Ford is not pinning its return to Supercars on its long-standing rivalry with Holden, with the Blue Oval expecting that more makes will sign up for the Australian series.
While originally built on the concept of a Ford versus Holden battle, Supercars has welcomed a number of new manufacturers through the doors since the Car of the Future regulations were introduced in 2013, including factory efforts from Nissan and Volvo, and a customer programme from Mercedes.
The series could potentially be staring down the barrel of a return to a two-make system, however, with the Volvos and Mercedes long gone, and huge question marks over Nissan's plans beyond the end of its current contract, which expires this year.
Having just announced a revival of its factory backing in the series with a brand new Mustang Supercar, Ford is hoping that it won't be racing just Holden next year. Australian President and CEO Graeme Whickman reckons the best outcome is a diverse range of manufacturers, rather than a return to tribal battles of the early Supercars days.
"I’d certainly like to see more than just red versus blue," he said.
"I think that’s important. We don’t measure ourselves against one manufacturer, whether it be on the race track or on the road.
"We’re trying to distinguish ourselves separate to past history, Holden versus Ford, we look beyond that now.
"I hope that’d extend beyond the race track now as well."
Whickman added that even if Nissan was to walk away and leave Ford and Holden as the only manufacturers, he has confidence that the series has the ability to bring other makes in.
"We had a point of view around what we thought might be on the track, so we had a bit of a point of view around what we thought when we walked into discussions with all the teams and Ford Performance about what we might come up against in the first instance," he said. "But we have confidence though that will expand.
"We are fully expecting more than just red versus blue as the series has its own discussions with other OEMs."
Supercars CEO Sean Seamer confirmed that the series is still highly motivated to bring more makes to the sport, even if there is a short-term return to the old Ford vs Holden era.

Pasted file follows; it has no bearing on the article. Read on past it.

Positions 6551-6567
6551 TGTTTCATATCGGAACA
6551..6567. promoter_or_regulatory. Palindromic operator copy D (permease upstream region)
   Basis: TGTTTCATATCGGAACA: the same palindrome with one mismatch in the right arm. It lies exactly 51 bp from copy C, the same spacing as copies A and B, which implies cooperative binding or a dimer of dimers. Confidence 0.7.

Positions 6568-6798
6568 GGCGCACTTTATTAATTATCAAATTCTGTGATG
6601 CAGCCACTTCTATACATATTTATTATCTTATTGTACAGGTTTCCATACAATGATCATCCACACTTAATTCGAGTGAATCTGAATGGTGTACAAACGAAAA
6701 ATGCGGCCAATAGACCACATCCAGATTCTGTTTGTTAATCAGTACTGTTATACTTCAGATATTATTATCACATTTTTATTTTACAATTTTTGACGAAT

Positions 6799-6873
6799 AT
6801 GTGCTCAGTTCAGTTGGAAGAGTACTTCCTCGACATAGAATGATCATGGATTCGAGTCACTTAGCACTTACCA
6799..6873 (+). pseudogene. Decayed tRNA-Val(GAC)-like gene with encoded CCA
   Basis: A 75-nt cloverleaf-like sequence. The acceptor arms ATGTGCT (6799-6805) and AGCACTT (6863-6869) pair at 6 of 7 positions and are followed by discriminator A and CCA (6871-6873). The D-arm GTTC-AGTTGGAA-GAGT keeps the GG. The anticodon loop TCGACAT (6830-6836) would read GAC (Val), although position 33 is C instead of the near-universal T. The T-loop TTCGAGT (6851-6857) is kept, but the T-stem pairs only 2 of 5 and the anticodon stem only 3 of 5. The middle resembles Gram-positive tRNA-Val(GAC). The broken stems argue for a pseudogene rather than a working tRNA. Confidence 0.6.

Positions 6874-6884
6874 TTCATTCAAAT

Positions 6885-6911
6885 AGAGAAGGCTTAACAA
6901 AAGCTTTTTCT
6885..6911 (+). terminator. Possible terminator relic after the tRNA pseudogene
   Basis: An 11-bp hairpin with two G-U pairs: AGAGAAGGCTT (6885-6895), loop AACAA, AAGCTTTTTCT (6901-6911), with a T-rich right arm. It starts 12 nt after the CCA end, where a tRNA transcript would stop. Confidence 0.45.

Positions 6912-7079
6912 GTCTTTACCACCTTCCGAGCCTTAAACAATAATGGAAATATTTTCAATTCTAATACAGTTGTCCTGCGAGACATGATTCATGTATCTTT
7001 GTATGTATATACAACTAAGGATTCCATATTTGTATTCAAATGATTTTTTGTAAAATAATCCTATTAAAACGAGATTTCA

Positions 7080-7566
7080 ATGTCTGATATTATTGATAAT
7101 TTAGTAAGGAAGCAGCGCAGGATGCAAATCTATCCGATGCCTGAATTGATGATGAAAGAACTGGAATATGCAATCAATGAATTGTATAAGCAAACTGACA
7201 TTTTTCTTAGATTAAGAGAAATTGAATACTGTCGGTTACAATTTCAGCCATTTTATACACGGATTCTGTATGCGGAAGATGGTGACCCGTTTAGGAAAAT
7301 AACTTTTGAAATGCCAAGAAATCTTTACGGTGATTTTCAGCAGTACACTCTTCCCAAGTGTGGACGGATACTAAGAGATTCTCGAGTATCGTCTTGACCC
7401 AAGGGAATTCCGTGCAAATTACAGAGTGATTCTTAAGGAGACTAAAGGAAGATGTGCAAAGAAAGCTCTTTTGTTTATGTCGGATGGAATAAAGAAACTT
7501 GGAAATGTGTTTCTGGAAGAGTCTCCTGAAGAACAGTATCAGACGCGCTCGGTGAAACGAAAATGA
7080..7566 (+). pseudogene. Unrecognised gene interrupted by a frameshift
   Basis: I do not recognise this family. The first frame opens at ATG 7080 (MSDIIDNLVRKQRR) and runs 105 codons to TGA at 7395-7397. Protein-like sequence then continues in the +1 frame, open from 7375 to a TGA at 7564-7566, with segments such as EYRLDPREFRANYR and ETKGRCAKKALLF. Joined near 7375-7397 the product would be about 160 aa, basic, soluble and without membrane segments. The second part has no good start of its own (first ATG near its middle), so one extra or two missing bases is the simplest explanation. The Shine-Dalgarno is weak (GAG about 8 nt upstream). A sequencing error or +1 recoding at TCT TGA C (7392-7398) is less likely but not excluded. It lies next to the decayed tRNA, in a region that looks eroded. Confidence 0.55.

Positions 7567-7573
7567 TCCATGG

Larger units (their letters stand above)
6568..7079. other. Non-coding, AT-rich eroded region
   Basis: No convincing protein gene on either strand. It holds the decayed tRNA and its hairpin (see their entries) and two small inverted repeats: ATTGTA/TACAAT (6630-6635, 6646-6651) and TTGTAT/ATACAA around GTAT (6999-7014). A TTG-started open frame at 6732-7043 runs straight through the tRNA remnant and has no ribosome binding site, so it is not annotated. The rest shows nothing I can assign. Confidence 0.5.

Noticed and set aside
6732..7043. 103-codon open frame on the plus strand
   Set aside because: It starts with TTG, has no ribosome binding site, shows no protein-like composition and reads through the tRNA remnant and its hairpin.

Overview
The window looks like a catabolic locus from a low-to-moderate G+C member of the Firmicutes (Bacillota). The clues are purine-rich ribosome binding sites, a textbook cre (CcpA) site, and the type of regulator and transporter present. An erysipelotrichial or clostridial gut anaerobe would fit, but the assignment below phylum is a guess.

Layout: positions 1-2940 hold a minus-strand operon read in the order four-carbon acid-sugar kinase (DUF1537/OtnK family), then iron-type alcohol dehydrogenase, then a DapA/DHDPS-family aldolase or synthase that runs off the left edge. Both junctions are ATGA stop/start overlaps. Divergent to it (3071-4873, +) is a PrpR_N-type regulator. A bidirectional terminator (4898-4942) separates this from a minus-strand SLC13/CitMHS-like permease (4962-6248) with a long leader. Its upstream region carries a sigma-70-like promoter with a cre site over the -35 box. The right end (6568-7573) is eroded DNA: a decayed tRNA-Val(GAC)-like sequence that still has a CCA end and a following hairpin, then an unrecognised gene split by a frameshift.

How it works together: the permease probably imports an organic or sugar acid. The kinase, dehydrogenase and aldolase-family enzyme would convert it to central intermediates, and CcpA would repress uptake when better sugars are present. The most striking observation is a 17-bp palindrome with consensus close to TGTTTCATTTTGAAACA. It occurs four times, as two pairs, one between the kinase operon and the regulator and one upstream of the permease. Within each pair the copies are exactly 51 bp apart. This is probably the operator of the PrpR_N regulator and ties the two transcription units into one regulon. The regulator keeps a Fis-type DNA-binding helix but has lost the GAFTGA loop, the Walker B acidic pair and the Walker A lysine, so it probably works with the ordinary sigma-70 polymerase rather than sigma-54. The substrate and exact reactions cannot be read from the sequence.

"If it were to happen we’d continue to look to bring in further manufacturers," he said.
"Agreeing with Graeme's comment, the automotive marketplace has changed a lot since then, particularly in Australia.
"If we do go back to having two manufacturers in the sport, we will continue to develop the conversations that are already ongoing to support broader diversity and relevance for our fans.
"There have been a number of ongoing discussions between Supercars teams and manufacturers. We’re supporting those discussions.
"I think [the Mustang] project certainly puts a clear stake in the ground that we as a category, as a sport, is open to business.
"We’re flexible with the guidelines we operate under and the Mustang, due to cultural and broad fan support for what Graeme and the teams are doing with Ford Performance is starting to heat up other conversations.
"That’s purely logical isn’t it, really?"
Seamer also says the series hasn't given up on retaining Nissan, even claiming that the series would love to see the GT-R adapted into Supercars-spec in what would be a nostalgic return of the nameplate to top-level Aussie Touring Car racing.
"Obviously we’re working with Nissan and particularly what the future looks like for those guys," he said.
"We don’t have an update at this point, but if the question is would we all like to see Godzilla return? Yes, absolutely. Do the Gen2 guidelines allow for that? Yes, Absolutely.
"But that’s ultimately a decision that Nissan will make over the coming weeks and months."